The Correspondent

The desert in Kuwait seemed such a wasteland. Goose farms near the Iraqi border yielded huge quantities of s--t, which gathered along the sides of the roads and in the yard of the house where we were squatting. When the sandstorms blew, so did the s--t, smearing the world with its stench. That patch of desert already felt abandoned to the war. There was no question that it would slide in of its own weight; it was just a question of when. The border—the constant pounding of tanks, the hovering helicopters, and the military police patrolling—was a trembling faultline.
Susana Trimarco

My Love for Marita

Susana Trimarco’s quest to find her kidnapped daughter has uncovered the dark underbelly of Argentina’s sex trade.

The Hunt for Kony

The leader of the Lord's Resistance Army has killed thousands of African citizens in the name of Christianity. Now he's on the run.

Africa Turns Away the Troops

Many experts worry that Africa could soon become the world's jihadist base of choice; its combination of failed states, poverty, and pockets of religious extremism offer the perfect breeding ground for terrorists. That's a big reason why in 2007 the Pentagon created AfriCom, a new command responsible for organizing U.S. military involvement on the continent. Why, then, are senior AfriCom officials still stationed in Stuttgart, Germany? The problem is that locals are not exactly enthusiastic. U.S. officials considered both Botswana and Liberia as possible homes for the new command, but strong local opposition forced them to scrap their plans. In general, say AfriCom officials, there is little appetite for a big U.S. base in Africa, since African leaders worry that an American base would inflame fears of a new era of colonialism. According to AfriCom's chief, U.S. Gen. William (Kip) Ward, the hunt for an African host is now "completely off the table."...

Zimbabwe's Diamond Mines a New Source of Plunder

Robert Mugabe is squandering a glittering opportunity for Zimbabwe. He has botched the development of the newly discovered diamond mines along his country's eastern border, which could be earning Zimbabwe as much as $600 million a month, according to a recent report by Partnership Africa Canada. That's enough to make a big dent in the $8.3 billion the country needs to reach its development and reconstruction goals. Instead, the mines have become a chaotic and militarized battlefield of panhandlers and corrupt police, while Mugabe allows his cronies to funnel the area's riches into their own bank accounts. To keep miners in line, government thugs often resort to violence, and Human Rights Watch has documented some 200 murders in the diamond fields over the past year. By demilitarizing the mining zone and implementing stricter oversight, Mugabe could boost revenue. Instead, Zimbabwe's diamond industry generated a paltry $20 million in the past month, and the...

Q&A With Zimbabwe's Embattled Prime Minister

For more than a decade, Morgan Tsvangirai has fought to unseat Africa's last Big Man, Zimbabwean President Robert Mugabe. The effort nearly killed him. Tsvangirai was beaten, tried for treason, and jailed repeatedly. Then, last March, after elections most credit Tsvangirai with winning, Mugabe was pressured to make him his prime minister, and the two entered into an uneasy power-sharing arrangement. Tsvangirai spoke to NEWSWEEK's Scott Johnson. Excerpts: ...

Assault On The Law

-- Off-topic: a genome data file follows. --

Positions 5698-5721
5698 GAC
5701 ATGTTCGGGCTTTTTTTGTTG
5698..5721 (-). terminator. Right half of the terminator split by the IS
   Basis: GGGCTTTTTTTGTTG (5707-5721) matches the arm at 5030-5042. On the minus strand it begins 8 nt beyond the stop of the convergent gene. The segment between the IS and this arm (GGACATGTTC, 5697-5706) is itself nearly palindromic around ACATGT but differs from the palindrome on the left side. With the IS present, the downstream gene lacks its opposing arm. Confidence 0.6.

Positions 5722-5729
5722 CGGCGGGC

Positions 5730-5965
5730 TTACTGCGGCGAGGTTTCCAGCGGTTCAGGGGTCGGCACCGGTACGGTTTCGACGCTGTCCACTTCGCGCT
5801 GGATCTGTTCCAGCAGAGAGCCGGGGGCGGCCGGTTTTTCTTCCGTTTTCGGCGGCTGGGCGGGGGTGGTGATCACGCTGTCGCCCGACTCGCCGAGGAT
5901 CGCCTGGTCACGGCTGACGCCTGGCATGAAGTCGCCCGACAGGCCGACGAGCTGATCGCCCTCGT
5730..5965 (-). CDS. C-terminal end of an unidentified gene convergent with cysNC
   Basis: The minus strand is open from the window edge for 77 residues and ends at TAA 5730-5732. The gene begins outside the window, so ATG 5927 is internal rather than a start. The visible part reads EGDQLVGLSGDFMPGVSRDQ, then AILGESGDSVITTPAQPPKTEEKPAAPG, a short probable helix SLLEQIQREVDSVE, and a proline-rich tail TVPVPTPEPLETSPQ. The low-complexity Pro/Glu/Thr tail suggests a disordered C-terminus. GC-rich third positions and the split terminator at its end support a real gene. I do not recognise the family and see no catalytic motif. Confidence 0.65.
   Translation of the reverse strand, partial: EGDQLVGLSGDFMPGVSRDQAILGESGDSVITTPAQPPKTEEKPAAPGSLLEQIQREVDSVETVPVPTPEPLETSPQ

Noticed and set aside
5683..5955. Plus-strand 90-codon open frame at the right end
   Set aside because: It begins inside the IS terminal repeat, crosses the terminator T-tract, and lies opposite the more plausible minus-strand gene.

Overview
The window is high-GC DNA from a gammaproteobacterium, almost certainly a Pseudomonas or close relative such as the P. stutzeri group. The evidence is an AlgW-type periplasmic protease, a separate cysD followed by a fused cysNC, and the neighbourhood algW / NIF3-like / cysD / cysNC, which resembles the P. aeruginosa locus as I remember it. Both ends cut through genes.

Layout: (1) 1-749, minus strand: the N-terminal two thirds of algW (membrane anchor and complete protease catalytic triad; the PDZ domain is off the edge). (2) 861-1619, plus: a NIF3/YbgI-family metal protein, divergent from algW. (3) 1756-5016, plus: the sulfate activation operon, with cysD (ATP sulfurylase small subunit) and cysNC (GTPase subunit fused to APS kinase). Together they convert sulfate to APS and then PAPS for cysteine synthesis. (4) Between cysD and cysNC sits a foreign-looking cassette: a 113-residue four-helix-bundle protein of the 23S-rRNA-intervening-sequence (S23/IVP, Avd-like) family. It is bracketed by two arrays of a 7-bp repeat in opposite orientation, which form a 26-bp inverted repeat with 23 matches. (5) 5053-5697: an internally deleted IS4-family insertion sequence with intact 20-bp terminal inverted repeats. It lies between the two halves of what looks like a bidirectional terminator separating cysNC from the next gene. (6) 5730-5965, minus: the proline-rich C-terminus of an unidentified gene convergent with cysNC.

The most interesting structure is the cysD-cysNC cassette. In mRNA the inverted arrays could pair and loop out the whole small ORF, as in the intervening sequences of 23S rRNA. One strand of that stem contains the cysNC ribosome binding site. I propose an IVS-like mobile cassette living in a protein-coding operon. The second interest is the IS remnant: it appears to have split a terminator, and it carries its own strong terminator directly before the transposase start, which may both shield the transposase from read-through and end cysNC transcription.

In a further sign of Zimbabwe President Robert Mugabe's descent into tyranny, his lackeys are terrorizing the country's lawyers with death threats and physical harm.Until recently, lawyers were the last line of defense against Mugabe's excesses, long after the country's judiciary capitulated to his power. But in 2006, the state-run newspaper, The Herald, began painting lawyers as tools of the opposition, and in May 2007, the regime began imprisoning members of the legal profession. Others started to get harassed by security forces. "It was a new type of warfare," says Arnold Tsunga, the International Association of Jurists' director for Africa.Now lawyers are joining Zimbabwe's fleeing millions to escape Mugabe's escalating war against them. Those who remain have taken to sleeping in different locations each night or hiding in safe houses. Some have had their vehicles torched or been threatened with execution. "The impact is to clearly say, if you think that lawyers protect you,...

Digging Up the Dirt

A forensics team is tracking down South Africa's disappeared—and reopening some very cold cases.

What 10 Million Buys

Zimbabwe's new 10 million dollar bill is red, perhaps a warning that this money is melting down fast. Last week, 10 million Zimbabwe dollars could buy two rolls of toilet paper. By now, it probably won't get quite that much. Not surprisingly, the currency is not adorned with the face of president Robert Mugabe, but with a pastiche of fish.The world's most bankrupt economy has an inflation rate of 100,000 percent and a vast black market for oil, corn and cash. Citizens carry wads of 10 million notes in plastic bags. Money changers lose track of whether they're talking billions or trillions. The government, too, buys black market foreign currency to pay bills. As voters went to the polls last weekend, even backers of challenger Simba Makoni says they are unlikely to fix the mess. Legislator David Coltart admits they have no experts on this kind of hyperinflation. Precious few nations do.

Mugabe’s Last Stand

A former close ally may offer the best chance yet of toppling Zimbabwe's dictator at the ballot box.

Kenya: The Raila Odinga Story

Raila Odinga has a kaleidoscopic past and an unshakeable faith in the future. The forces that shaped the politician who says he won Kenya's disputed election.